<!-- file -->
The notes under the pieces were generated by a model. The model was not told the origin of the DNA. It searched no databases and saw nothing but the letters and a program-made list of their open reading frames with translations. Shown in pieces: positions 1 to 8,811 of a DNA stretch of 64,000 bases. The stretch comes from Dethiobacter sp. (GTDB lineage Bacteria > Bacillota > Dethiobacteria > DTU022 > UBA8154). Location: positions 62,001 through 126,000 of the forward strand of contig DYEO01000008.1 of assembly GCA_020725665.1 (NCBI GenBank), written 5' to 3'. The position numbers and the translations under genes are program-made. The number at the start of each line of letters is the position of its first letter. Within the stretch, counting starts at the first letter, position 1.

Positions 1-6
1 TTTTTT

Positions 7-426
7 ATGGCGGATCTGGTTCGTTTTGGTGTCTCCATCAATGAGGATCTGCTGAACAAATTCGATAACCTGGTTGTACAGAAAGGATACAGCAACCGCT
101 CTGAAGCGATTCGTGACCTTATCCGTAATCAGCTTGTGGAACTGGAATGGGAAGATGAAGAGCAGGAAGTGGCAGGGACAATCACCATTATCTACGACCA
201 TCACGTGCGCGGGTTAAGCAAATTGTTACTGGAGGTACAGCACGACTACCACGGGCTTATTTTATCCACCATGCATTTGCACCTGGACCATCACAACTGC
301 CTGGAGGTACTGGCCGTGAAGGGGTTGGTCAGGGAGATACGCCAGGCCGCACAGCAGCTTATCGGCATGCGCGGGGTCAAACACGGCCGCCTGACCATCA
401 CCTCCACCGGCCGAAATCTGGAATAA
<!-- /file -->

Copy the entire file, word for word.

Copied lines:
The notes under the pieces were generated by a model. The model was not told the origin of the DNA. It searched no databases and saw nothing but the letters and a program-made list of their open reading frames with translations. Shown in pieces: positions 1 to 8,811 of a DNA stretch of 64,000 bases. The stretch comes from Dethiobacter sp. (GTDB lineage Bacteria > Bacillota > Dethiobacteria > DTU022 > UBA8154). Location: positions 62,001 through 126,000 of the forward strand of contig DYEO01000008.1 of assembly GCA_020725665.1 (NCBI GenBank), written 5' to 3'. The position numbers and the translations under genes are program-made. The number at the start of each line of letters is the position of its first letter. Within the stretch, counting starts at the first letter, position 1.

Positions 1-6
1 TTTTTT

Positions 7-426
7 ATGGCGGATCTGGTTCGTTTTGGTGTCTCCATCAATGAGGATCTGCTGAACAAATTCGATAACCTGGTTGTACAGAAAGGATACAGCAACCGCT
101 CTGAAGCGATTCGTGACCTTATCCGTAATCAGCTTGTGGAACTGGAATGGGAAGATGAAGAGCAGGAAGTGGCAGGGACAATCACCATTATCTACGACCA
201 TCACGTGCGCGGGTTAAGCAAATTGTTACTGGAGGTACAGCACGACTACCACGGGCTTATTTTATCCACCATGCATTTGCACCTGGACCATCACAACTGC
301 CTGGAGGTACTGGCCGTGAAGGGGTTGGTCAGGGAGATACGCCAGGCCGCACAGCAGCTTATCGGCATGCGCGGGGTCAAACACGGCCGCCTGACCATCA
401 CCTCCACCGGCCGAAATCTGGAATAA